The same way, this is required in the business world as well. So I told the Prime Minister, ‘Do this one small project. Start a high-speed bullet train from Ahmedabad to Mumbai. With that, people will realise the strength of our nation. No one is going to come to sit in the train; (but) we are no less, we also have to do these things.”

This is Modi’s idea of the project, as a beacon to the rest of the world about India’s progress, even if it is not terribly practical for people in the country.

In the same speech, Modi also spoke of another large project with little utility. The “Statue of Unity”, double the size of the Statue of Liberty in the US, he referred to has become the model for the statue of Vallabhbhai Patel to be erected in Gujarat. Intended as the world’s tallest and biggest statue at 182 metres, it will cost Rs 2,989 crores to build. “I want to see the world bowing at its feet.” Modi said.

We welcome your comments at
Sponsored Content BY 

Bringing your parents into the digital fold can be a rewarding experience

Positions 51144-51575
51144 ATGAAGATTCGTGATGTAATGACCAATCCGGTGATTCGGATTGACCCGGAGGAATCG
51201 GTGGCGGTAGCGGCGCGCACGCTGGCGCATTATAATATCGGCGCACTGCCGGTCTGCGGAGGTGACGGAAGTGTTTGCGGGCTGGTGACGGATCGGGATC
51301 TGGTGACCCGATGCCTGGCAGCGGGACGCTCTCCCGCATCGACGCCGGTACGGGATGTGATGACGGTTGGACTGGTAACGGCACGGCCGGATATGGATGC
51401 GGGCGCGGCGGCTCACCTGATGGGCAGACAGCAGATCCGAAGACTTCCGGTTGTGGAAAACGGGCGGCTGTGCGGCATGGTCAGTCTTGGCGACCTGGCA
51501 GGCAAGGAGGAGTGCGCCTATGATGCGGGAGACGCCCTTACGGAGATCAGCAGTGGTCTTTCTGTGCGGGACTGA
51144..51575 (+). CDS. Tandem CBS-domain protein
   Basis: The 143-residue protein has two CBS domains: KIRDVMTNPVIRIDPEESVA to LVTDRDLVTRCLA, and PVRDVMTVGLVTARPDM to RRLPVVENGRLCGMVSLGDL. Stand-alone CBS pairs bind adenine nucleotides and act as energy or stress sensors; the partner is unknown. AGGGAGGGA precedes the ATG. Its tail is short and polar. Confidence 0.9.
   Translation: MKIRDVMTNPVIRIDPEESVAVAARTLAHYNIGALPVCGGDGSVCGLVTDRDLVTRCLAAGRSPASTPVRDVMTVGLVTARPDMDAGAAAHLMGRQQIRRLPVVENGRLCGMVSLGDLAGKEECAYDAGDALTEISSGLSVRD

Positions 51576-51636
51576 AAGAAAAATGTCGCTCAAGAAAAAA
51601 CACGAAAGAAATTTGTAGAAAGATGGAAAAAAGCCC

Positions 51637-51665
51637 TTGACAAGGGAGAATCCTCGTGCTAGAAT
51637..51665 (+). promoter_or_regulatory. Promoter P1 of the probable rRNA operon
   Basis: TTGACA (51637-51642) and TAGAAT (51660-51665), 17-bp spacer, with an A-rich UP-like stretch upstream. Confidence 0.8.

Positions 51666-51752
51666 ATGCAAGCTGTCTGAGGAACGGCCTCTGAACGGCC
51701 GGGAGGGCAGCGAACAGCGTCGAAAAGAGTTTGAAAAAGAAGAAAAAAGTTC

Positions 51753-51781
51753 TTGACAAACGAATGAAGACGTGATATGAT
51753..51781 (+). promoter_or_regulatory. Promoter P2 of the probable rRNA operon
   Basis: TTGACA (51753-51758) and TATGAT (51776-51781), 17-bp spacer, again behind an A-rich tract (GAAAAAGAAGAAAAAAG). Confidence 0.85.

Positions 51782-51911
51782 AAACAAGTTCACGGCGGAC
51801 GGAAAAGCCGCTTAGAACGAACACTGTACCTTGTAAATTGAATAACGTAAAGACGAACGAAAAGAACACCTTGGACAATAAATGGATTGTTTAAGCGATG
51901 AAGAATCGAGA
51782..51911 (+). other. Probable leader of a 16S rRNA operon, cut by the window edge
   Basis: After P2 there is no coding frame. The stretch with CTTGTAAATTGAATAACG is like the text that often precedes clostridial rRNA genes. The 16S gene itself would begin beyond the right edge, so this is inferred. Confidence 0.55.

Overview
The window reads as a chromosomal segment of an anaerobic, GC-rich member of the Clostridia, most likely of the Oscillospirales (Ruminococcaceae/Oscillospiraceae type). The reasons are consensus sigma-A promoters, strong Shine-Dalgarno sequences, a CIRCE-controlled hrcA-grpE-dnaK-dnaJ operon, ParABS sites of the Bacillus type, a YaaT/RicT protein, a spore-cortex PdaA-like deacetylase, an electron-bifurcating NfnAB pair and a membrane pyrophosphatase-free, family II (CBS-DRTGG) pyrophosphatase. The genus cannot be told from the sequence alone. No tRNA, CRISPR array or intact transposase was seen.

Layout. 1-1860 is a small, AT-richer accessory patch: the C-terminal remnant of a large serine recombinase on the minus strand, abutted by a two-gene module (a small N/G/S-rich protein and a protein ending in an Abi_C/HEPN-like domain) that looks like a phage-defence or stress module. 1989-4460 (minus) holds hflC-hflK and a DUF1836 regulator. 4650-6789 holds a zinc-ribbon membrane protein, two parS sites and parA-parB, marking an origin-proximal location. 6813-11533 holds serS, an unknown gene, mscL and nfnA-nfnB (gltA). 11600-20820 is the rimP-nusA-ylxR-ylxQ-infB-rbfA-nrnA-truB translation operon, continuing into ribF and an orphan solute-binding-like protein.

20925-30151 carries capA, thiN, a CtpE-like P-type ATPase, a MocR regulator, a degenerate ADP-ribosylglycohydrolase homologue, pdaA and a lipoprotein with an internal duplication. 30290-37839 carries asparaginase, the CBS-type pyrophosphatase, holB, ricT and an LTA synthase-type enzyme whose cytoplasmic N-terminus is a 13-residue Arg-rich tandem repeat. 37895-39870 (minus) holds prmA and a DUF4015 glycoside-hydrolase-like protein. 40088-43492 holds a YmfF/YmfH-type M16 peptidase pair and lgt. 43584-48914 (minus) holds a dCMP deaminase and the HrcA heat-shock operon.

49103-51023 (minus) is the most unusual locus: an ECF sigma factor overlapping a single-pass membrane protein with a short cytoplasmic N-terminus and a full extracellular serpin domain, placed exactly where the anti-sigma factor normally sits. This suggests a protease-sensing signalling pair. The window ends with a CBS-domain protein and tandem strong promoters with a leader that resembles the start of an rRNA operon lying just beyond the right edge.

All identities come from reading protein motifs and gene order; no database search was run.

Contrary to popular sentiment, being the tech support for your parents might be a great use of your time and theirs.

If you look up ‘Parents vs technology’, you’ll be showered with a barrage of hilariously adorable and relatable memes. Half the hilarity of these memes sprouts from their familiarity as most of us have found ourselves in similar troubleshooting situations. Helping a parent understand and operate technology can be trying. However, as you sit, exasperated, deleting the gazillion empty folders that your mum has accidentally made, you might be losing out on an opportunity to enrich her life.

After the advent of technology in our everyday personal and work lives, parents have tried to embrace the brand-new ways to work and communicate with a bit of help from us, the digital natives. And while they successfully send Whatsapp messages and make video calls, a tremendous amount of unfulfilled potential has fallen through the presumptuous gap that lies between their ambition and our understanding of their technological needs.